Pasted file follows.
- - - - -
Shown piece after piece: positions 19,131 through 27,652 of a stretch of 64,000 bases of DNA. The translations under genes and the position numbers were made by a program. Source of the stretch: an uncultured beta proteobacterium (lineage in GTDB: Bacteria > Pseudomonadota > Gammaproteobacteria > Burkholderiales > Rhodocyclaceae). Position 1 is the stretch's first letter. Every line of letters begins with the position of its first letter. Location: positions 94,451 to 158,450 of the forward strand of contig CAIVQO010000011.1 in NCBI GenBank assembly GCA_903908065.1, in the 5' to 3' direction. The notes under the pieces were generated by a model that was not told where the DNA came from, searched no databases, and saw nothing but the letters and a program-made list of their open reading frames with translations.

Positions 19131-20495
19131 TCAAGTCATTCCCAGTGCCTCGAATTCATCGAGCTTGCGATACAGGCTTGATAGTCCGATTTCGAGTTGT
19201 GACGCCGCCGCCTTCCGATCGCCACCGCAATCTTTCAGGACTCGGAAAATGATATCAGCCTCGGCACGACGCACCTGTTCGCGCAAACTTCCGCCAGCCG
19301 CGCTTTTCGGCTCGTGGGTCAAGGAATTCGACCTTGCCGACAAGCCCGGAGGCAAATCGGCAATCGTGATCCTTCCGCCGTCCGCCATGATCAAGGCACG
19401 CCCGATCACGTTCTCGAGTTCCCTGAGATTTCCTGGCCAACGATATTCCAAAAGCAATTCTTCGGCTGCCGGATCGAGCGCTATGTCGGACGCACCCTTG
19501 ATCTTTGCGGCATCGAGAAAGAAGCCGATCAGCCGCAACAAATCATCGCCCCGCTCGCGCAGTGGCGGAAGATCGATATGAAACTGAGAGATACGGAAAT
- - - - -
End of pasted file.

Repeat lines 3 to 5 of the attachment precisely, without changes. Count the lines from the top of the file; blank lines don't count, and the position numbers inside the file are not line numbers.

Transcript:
19131 TCAAGTCATTCCCAGTGCCTCGAATTCATCGAGCTTGCGATACAGGCTTGATAGTCCGATTTCGAGTTGT
19201 GACGCCGCCGCCTTCCGATCGCCACCGCAATCTTTCAGGACTCGGAAAATGATATCAGCCTCGGCACGACGCACCTGTTCGCGCAAACTTCCGCCAGCCG
19301 CGCTTTTCGGCTCGTGGGTCAAGGAATTCGACCTTGCCGACAAGCCCGGAGGCAAATCGGCAATCGTGATCCTTCCGCCGTCCGCCATGATCAAGGCACG